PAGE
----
BEIJING, July 26, 2012 /PRNewswire via COMTEX/ -- 4Videosoft, an innovative software provider of DVD/video converters, iPad/iPhone/iPod transfer software, PDF software and system utilities for both Windows and Mac users, recently updated iPhone Transfer Platinum. After the upgrade, 4Videosoft iPhone Transfer Platinum fully supports adding, deleting, importing, exporting, restoring and searching contacts.
4Videosoft iPhone Transfer Platinum is a comprehensive and advanced iPhone file transfer software, which can easily transfer all iPhone files to a computer and import local disc files to an iPhone without missing items. The transferring files include music, movies, ringtones, camera rolls, photos, TV shows, podcasts, iTunes Us, ePubs, PDFs, audio books, voice memos, SMS (MMS) and contacts. It has the ability of editing iPhone 3D info such as name, artist, album, track number, lyrics, etc.
After this major update, 4Videosoft iPhone Transfer Platinum newly added the contacts capabilities so that you can freely edit your contacts (add and delete), export and import contacts, restore contacts and search the contacts you need. This program allows you to export and import both .csv contacts and .vcf contacts. You can choose to export one single contact or all contacts listed in your iPhone as well. The updated iPhone Transfer Platinum also supports iMessage and Photo Stream function.
Additionally, 4Videosoft iPhone Transfer Platinum gives a big hand to convert DVD and video files to iPhone supported formats for iPhone users to fully enjoy movies and music on their iPhone. It also has versatile editing tools to customize the output iPhone video like effects, trimming, cropping, merging and adding watermarks, etc. You can choose to store the converted file in "My Cache" after conversion then transfer to the iPhone later.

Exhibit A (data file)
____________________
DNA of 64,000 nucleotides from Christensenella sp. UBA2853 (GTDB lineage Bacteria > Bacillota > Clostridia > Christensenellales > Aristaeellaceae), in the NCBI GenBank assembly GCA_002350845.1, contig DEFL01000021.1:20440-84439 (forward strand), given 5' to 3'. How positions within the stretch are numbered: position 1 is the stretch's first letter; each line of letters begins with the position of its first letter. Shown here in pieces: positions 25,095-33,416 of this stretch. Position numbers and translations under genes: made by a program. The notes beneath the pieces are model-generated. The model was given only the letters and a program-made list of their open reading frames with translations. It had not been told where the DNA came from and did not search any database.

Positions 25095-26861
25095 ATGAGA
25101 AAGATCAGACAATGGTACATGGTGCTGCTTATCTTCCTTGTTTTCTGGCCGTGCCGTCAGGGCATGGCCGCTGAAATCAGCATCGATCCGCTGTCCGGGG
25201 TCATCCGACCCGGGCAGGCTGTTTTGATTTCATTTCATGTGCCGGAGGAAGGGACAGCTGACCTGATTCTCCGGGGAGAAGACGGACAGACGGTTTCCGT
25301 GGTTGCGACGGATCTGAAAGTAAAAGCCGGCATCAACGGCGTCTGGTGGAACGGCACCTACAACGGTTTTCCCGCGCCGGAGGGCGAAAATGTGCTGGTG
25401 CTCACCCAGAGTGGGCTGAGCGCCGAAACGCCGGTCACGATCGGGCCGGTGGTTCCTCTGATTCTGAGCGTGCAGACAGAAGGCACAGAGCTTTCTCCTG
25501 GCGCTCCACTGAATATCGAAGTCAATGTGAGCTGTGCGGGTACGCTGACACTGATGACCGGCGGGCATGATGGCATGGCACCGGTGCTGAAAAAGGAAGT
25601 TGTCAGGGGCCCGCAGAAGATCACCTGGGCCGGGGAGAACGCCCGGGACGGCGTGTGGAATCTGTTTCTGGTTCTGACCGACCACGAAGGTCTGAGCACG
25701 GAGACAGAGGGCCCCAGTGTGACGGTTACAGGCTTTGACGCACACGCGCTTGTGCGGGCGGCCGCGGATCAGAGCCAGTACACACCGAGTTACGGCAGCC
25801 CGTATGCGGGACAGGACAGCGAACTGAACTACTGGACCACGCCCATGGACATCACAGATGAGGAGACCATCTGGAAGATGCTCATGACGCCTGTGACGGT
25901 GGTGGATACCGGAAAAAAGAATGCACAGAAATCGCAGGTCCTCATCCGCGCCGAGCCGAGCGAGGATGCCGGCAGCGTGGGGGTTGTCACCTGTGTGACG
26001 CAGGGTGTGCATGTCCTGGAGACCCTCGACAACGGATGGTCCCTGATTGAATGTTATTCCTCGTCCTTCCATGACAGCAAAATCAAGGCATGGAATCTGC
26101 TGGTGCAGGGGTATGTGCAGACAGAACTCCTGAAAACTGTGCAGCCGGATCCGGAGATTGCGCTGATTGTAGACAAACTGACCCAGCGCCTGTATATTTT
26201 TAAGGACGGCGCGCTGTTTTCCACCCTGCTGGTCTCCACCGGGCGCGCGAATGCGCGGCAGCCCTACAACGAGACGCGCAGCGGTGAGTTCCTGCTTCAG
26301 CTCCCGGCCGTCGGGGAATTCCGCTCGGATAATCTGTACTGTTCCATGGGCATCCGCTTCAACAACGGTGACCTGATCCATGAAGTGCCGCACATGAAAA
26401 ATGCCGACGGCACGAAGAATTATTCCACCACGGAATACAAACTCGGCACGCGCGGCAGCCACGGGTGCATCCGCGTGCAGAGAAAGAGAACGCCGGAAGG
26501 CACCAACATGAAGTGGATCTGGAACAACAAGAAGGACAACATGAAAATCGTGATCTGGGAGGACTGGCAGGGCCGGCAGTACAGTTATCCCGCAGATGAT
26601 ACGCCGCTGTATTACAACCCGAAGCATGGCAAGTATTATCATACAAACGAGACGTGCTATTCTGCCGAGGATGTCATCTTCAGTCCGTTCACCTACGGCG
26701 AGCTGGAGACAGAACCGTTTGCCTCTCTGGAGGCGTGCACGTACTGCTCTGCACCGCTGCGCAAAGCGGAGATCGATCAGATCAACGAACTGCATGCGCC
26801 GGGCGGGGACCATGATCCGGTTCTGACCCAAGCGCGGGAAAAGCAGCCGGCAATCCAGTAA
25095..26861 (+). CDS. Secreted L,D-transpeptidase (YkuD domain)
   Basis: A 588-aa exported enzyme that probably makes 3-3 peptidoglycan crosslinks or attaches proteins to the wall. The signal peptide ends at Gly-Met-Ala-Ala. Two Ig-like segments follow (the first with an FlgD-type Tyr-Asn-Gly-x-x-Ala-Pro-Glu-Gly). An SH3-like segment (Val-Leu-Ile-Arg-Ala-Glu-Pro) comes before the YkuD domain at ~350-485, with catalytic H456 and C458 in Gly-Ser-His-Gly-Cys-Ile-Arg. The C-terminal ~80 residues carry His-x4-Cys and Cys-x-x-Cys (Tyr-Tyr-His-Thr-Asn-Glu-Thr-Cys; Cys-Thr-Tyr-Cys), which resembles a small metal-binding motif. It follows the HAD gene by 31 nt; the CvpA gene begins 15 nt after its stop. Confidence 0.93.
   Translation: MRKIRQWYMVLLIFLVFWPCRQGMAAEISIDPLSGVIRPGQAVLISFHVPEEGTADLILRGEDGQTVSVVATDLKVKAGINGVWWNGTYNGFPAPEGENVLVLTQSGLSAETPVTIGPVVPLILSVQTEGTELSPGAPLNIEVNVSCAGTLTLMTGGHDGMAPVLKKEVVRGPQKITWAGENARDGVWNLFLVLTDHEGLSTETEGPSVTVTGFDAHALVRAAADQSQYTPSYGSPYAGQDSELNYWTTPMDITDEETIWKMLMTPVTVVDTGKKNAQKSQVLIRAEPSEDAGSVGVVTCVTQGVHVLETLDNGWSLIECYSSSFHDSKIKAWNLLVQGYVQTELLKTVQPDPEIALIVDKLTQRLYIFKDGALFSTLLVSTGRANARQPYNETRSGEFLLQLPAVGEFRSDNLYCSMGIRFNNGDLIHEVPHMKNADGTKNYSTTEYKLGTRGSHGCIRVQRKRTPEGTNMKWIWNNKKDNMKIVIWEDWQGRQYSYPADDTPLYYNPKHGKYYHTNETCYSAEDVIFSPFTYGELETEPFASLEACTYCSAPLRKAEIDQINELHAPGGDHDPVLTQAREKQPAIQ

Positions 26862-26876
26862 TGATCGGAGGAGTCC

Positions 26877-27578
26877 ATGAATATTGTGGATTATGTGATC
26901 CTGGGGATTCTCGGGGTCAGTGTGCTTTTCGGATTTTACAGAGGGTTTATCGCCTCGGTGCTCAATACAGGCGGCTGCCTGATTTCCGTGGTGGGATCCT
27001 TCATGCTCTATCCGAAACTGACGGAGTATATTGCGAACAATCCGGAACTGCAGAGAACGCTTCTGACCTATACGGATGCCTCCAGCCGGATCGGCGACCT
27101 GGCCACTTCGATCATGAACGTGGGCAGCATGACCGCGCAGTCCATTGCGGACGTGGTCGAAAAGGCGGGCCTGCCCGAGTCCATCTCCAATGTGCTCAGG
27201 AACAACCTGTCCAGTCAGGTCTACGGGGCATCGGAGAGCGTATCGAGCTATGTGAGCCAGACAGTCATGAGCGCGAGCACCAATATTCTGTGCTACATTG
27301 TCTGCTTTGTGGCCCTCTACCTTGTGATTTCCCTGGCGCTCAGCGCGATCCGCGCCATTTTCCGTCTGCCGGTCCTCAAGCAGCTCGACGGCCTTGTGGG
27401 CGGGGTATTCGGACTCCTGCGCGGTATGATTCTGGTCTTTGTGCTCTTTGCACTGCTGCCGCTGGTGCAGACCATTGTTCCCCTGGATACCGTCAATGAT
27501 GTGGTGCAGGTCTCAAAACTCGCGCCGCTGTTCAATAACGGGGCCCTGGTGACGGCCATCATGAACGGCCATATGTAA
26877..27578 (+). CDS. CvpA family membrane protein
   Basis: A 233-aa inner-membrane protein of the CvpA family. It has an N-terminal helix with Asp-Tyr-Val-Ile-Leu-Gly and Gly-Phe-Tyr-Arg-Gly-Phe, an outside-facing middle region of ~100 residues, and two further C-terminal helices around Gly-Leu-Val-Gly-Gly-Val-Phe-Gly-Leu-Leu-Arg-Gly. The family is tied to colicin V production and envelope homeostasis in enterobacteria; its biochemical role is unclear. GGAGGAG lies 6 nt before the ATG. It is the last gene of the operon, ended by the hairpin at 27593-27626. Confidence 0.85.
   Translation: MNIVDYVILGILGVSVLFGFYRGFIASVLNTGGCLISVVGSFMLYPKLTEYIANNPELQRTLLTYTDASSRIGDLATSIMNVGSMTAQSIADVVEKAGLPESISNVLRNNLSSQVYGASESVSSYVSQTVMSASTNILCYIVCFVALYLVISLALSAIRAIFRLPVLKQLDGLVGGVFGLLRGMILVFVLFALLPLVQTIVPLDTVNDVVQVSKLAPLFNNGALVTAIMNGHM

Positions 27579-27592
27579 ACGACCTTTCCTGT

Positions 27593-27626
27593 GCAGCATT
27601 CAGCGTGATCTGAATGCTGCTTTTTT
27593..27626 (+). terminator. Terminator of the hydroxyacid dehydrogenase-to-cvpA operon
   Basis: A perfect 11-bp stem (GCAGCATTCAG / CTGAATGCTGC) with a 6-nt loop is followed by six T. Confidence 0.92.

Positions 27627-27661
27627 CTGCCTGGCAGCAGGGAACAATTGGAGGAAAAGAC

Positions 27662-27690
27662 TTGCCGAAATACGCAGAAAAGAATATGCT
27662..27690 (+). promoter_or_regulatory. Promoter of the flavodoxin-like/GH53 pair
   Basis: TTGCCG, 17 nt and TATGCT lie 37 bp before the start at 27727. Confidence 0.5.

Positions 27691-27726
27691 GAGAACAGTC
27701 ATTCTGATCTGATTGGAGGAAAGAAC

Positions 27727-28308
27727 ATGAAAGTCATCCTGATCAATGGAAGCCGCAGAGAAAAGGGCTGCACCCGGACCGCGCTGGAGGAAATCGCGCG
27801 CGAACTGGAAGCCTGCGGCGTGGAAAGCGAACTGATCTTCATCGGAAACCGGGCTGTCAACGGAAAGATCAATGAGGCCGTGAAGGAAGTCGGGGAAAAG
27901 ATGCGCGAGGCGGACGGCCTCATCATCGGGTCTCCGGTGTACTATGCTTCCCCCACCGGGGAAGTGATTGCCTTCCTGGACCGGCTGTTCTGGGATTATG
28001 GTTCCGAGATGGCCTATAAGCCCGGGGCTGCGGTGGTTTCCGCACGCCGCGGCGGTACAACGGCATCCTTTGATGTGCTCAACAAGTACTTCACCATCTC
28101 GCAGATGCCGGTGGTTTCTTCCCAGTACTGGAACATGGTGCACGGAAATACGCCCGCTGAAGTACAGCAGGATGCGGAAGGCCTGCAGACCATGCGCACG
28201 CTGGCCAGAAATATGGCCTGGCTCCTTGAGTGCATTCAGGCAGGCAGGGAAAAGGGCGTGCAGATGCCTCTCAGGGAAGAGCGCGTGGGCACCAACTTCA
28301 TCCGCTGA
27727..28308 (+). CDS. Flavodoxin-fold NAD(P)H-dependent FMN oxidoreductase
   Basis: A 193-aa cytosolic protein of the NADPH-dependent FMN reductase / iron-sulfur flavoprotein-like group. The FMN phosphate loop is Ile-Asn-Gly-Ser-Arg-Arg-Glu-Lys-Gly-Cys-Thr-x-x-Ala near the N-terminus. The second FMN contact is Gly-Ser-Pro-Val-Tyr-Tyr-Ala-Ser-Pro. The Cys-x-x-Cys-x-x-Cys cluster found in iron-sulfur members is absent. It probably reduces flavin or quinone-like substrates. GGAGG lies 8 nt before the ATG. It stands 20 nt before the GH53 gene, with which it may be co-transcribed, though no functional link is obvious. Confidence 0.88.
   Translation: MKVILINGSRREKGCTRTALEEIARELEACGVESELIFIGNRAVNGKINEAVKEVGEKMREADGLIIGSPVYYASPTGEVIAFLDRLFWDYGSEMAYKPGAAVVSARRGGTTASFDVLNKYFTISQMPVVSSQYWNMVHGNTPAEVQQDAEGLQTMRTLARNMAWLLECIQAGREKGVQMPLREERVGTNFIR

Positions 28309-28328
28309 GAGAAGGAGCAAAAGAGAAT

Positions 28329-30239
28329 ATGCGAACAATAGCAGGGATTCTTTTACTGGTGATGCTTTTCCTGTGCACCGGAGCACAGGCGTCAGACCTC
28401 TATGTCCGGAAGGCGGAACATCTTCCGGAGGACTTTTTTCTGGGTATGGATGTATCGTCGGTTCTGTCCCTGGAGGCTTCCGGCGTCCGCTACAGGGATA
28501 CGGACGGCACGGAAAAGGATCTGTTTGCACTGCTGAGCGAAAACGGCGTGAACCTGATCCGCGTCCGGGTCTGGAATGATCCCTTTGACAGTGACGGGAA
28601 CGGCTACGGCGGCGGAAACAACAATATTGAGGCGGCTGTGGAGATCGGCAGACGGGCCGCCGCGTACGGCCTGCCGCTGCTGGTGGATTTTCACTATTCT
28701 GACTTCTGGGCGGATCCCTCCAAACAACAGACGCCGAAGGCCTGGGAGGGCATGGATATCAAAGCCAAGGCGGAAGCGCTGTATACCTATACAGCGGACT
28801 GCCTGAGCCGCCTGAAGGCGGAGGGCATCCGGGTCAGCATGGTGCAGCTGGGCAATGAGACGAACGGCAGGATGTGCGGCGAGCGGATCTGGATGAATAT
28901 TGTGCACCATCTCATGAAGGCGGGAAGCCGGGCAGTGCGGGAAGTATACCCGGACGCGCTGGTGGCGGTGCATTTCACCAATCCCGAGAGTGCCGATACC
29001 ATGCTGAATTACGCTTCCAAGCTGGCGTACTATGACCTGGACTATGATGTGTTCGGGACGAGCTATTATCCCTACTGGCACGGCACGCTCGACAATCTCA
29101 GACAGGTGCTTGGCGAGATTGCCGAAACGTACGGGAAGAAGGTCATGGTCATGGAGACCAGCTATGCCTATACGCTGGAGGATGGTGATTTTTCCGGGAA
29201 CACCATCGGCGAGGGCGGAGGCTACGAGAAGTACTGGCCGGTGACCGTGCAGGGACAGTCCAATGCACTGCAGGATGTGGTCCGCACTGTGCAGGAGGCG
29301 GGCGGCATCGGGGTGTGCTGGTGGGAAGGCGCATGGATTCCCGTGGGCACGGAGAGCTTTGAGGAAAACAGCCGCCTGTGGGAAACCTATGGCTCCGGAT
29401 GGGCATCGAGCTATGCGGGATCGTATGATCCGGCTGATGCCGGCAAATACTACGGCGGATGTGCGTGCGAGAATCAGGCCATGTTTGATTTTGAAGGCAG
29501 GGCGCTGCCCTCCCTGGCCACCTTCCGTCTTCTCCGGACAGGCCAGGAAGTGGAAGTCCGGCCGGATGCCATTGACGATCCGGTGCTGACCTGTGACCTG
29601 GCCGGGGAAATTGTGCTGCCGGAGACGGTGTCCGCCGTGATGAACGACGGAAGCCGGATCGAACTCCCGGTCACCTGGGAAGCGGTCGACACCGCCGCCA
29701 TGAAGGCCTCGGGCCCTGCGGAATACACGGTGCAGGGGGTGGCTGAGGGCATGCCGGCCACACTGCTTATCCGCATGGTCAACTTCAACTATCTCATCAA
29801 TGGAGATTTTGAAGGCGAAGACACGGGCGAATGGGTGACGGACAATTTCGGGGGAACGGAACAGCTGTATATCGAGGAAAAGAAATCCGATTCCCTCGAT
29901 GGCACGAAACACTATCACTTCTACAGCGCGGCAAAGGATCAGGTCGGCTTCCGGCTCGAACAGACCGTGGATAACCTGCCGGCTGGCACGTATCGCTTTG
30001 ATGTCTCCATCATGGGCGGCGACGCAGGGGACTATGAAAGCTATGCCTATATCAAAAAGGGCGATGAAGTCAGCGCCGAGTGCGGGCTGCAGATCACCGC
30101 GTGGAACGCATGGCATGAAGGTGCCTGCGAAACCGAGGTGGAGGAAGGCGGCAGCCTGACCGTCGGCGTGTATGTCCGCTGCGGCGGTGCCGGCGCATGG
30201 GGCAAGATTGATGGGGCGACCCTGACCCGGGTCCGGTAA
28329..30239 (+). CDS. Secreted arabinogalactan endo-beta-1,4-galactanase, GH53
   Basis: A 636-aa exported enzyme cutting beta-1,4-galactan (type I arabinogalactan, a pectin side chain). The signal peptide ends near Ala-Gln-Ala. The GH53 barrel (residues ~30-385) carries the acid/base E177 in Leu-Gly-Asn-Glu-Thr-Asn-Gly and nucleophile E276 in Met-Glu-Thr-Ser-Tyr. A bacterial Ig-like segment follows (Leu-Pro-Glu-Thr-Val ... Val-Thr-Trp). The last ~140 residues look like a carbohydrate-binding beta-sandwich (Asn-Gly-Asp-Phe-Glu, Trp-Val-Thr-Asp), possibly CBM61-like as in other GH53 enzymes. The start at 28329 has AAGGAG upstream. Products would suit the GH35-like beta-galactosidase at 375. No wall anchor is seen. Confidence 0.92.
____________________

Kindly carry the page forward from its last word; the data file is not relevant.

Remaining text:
4Videosoft iPhone Transfer Platinum is the comprehensive iPhone transfer software to fully enrich your iPhone life.
OS Supported: Windows XP (SP2 or later), Windows Vista, Windows 7Hardware Requirements: 800MHz Intel or AMD CPU, or above; 512MB RAM or more
Russell Brand to do community service over iPhone
By Kathy Finn
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British comedian and actor Russell Brand was ordered by a judge to do 20 hours of community service and pay a fine of $500 in New Orleans on Thursday over a charge related to throwing a photographer's iPhone through a window.
A lawyer for the brash "Get Him to the Greek" film star entered a plea of not guilty in New Orleans Municipal Court on a misdemeanor charge related to the phone-throwing incident. Brand, 37, did not appear in court.
After the plea was entered, the judge ordered the community service as an alternative to criminal prosecution. If Brand completes the community service, the charges will be dismissed.
Brand's lawyer, Robert Glass, told Reuters his client could complete the community service "at any charity or agency anywhere, whether it be California or England." An August 31 hearing date was set to report on the status of the community service.
New Orleans police arrested Brand on March 15 after a photographer accused the comedian of grabbing his iPhone and it through a window, breaking the glass in a downtown law office.
Brand was charged with one count of misdemeanor criminal damage to property and released shortly after his arrest.
The charge of simple criminal damage to property valued under $500 carries a potential penalty of up to six months in prison and/or a $500 fine.
Brand has had other brushes with the law, including in 2010, when he was arrested for an attack on a paparazzo at a Los Angeles airport. Last year, he was deported from Japan over his criminal history when he tried to visit his then-wife Katy Perry on her concert tour in the country.
iPhone fails botany - is Siri to blame?
Siri was wrong?